Easy Ways to Live Well: Steph McGovern discusses bloating
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Wearing skintight clothes for a huge meal out is never a good idea, and we all know why… The bloat is inevitable. Not only is it uncomfortable, but it makes a lot of people conscious of their increased stomach size and are left desperately praying for the bloating to go down.
What is bloating and why does it happen?
Bloating is when your belly feels swollen, usually after eating a hefty meal or drinking carbonated or alcoholic beverages.
Discomfort and a “stuffed” feeling of fullness are usually associated with bloating, as well as your stomach increasing in size.
It’s typically – but not always – caused by disturbances in the movement of the digestive system’s muscles or by excess gas production.
A number of serious conditions such as IBS or coeliac disease are linked to bloating, but this is in rare cases.
Around 16 to 30 percent of the UK experience regular bloating, which is simply down to increased pressure, gas, or excessive solids and liquids in your digestive system.
How to stop your stomach from bloating
1. Tackle any sources of stress
Our gut responds to modern stress the same way it responds to true danger.
So while your gut is trying to process the meal you’ve just eaten, stress hormones mean your body is trying to divert blood away from the gut and into the muscles as part of the fight or flight response.
The result? Bloating, indigestion, pain, nausea and maybe even IBS.
Try to tackle any sources of stress, aim to eat lunch away from your desk at work, and make mealtimes a relaxing experience.
Yoga, meditation and massage can all help you unwind.
2. Enjoy an Epsom bath
Magnesium is a natural relaxant and constipation can sometimes be related to low magnesium levels.
Fill up on magnesium-rich green leafy veg, beans, and lentils, and try bathing in Epsom salts – your body can absorb the magnesium in the salts through your skin.
3. Avoid too much fibre
We’re often told to up our fibre intake if we’re suffering from digestive problems, but too much cereal fibre can actually make your symptoms worse.
Steer clear of brown bread, breakfast cereals and anything made with wholemeal flour, and choose white versions instead.
It goes against what we’ve been taught, but tweaking your diet like this has been shown to ease digestive disorders like bloating by up to 40 per cent in IBS sufferers, so it could work for you too.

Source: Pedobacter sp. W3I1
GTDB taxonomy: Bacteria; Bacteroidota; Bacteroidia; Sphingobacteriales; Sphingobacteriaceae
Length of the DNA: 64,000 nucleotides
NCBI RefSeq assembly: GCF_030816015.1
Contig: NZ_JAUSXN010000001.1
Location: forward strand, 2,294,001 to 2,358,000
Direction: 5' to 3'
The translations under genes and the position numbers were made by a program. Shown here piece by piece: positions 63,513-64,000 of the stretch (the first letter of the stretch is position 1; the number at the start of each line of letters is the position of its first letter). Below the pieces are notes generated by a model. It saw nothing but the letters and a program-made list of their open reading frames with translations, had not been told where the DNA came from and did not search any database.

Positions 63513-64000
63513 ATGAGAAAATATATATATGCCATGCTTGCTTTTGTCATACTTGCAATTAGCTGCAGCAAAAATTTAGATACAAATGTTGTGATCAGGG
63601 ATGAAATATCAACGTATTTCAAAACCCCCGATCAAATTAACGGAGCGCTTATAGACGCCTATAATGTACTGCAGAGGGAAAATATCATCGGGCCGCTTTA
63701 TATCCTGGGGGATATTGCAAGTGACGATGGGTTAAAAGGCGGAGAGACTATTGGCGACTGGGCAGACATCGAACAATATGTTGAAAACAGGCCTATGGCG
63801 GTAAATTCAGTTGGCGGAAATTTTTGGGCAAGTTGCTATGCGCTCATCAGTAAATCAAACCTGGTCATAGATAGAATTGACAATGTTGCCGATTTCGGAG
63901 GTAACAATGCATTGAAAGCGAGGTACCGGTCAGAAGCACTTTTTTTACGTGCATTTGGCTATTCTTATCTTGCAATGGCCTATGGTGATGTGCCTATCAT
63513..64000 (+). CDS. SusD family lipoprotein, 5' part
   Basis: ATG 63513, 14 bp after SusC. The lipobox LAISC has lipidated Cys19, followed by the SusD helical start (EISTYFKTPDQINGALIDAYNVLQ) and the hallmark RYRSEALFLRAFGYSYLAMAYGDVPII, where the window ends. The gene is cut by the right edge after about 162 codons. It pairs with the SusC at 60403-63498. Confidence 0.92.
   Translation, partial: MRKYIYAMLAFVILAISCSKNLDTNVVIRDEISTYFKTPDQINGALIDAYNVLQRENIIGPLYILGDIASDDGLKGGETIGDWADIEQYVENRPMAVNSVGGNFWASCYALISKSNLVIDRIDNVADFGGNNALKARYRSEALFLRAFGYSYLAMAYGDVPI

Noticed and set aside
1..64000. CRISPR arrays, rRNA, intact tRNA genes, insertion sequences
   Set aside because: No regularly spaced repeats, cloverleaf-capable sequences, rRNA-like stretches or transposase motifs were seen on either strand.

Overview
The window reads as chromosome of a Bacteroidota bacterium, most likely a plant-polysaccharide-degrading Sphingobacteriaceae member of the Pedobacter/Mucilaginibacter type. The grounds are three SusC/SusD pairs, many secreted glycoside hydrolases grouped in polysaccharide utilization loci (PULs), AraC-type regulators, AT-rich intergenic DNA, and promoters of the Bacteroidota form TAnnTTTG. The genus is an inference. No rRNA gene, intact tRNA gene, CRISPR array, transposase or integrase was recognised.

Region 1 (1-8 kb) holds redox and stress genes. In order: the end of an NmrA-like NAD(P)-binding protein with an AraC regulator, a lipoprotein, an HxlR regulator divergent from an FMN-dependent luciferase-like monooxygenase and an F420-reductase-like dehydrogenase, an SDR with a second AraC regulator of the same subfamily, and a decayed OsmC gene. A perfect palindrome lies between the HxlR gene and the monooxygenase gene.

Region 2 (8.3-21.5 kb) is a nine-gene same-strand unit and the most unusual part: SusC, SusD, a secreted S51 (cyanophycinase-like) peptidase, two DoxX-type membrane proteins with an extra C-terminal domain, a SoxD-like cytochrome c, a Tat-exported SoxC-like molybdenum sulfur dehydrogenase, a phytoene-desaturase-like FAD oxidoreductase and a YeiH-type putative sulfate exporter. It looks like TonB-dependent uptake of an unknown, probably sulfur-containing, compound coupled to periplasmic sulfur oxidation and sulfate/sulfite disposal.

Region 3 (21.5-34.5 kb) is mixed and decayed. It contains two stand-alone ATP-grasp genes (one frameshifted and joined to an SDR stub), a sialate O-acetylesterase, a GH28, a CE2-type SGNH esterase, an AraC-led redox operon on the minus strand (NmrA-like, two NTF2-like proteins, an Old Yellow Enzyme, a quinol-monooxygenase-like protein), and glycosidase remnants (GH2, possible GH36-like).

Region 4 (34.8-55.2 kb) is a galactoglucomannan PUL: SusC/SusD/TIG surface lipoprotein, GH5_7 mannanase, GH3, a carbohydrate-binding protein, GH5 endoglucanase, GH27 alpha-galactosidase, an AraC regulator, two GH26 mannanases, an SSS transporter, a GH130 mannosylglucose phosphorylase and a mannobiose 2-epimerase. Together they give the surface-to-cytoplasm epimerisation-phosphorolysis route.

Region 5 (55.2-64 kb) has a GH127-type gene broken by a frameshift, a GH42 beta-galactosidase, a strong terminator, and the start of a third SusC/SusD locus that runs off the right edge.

Try it for three months, but if there’s no improvement make an appointment with your GP.
4. Start taking friendly bacteria
Friendly or ‘good’ bacteria supplements can aid digestion and help counteract the negative effects of bad bacteria in your gut.
Best of all, numerous studies have shown they may help ease symptoms of IBS like pain, gas and bloating.
There are many different types available, so you may need to experiment to find one that works for you.
Fancy some other supplements? Fennel has been used for centuries to help tame tummies: drink it as a tea or take a supplement.
And peppermint oil can help fight IBS symptoms like cramping or bloating – it works by relaxing the muscles of your intestines.
Try taking capsules before or during meals.
5. Check your hormonal cycle
Many women become bloated and constipated when their period is due, or if they become pregnant.
This is when you get a peak in progesterone, which tends to slow your digestion down, making everything sluggish.
Overcome any hormonal hurdles by staying active – exercise helps stimulate natural contractions in the gut – follow a healthy diet, and drink plenty of fluids
6. Stay well hydrated
It sounds obvious, but constipation – a major cause of bloating – could be triggered by something as simple as not drinking enough fluids.
This can slow your system down, and make your stool too hard to pass.
Aim to drink 1.5litres of water a day, and cut down on hydration ‘robbers’ like caffeine, alcohol, and fizzy or sugar drinks.
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